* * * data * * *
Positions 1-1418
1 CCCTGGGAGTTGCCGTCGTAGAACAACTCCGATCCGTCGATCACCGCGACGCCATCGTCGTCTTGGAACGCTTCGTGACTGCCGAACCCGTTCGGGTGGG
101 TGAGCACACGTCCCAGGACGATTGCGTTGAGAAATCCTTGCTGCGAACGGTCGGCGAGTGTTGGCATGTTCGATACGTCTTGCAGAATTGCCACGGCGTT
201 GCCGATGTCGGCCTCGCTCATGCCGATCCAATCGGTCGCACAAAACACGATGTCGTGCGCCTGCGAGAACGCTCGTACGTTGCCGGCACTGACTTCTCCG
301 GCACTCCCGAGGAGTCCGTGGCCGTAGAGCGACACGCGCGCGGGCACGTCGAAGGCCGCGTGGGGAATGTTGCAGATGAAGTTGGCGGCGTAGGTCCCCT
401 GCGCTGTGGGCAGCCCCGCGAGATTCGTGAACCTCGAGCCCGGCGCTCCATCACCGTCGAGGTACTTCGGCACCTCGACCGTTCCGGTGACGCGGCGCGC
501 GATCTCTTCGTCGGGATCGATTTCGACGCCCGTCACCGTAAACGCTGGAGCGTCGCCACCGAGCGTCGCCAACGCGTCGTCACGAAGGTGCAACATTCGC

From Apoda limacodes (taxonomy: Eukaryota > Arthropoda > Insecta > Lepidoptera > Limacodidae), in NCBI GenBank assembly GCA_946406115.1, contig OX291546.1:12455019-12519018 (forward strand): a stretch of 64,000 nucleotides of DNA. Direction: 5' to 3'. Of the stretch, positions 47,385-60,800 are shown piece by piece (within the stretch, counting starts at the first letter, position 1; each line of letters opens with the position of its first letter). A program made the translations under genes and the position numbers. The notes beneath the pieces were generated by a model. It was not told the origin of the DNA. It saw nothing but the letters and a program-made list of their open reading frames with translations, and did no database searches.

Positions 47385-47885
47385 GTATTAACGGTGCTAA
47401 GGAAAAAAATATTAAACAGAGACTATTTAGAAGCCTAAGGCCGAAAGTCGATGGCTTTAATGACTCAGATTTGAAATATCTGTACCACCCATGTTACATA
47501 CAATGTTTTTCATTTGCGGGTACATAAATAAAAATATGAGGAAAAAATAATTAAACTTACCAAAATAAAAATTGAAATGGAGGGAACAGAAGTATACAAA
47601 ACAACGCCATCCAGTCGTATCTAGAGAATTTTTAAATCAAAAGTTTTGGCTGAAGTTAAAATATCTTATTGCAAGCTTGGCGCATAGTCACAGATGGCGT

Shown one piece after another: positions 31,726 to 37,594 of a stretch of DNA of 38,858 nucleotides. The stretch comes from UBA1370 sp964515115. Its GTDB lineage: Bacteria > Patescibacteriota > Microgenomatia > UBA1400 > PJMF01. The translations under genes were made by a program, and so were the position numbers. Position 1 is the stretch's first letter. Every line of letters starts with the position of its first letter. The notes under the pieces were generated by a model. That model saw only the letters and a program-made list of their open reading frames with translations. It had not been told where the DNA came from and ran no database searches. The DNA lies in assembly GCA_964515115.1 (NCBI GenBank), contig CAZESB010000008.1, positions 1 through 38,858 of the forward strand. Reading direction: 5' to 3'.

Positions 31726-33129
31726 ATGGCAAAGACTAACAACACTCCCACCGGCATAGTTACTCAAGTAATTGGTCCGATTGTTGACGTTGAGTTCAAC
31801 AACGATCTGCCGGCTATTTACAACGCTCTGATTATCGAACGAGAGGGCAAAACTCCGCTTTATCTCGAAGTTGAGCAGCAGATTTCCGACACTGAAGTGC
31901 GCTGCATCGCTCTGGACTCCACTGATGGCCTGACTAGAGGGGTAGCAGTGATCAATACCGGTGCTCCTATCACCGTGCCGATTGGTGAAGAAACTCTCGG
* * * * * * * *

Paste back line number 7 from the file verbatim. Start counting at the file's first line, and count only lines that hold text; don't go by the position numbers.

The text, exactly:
501 GATCTCTTCGTCGGGATCGATTTCGACGCCCGTCACCGTAAACGCTGGAGCGTCGCCACCGAGCGTCGCCAACGCGTCGTCACGAAGGTGCAACATTCGC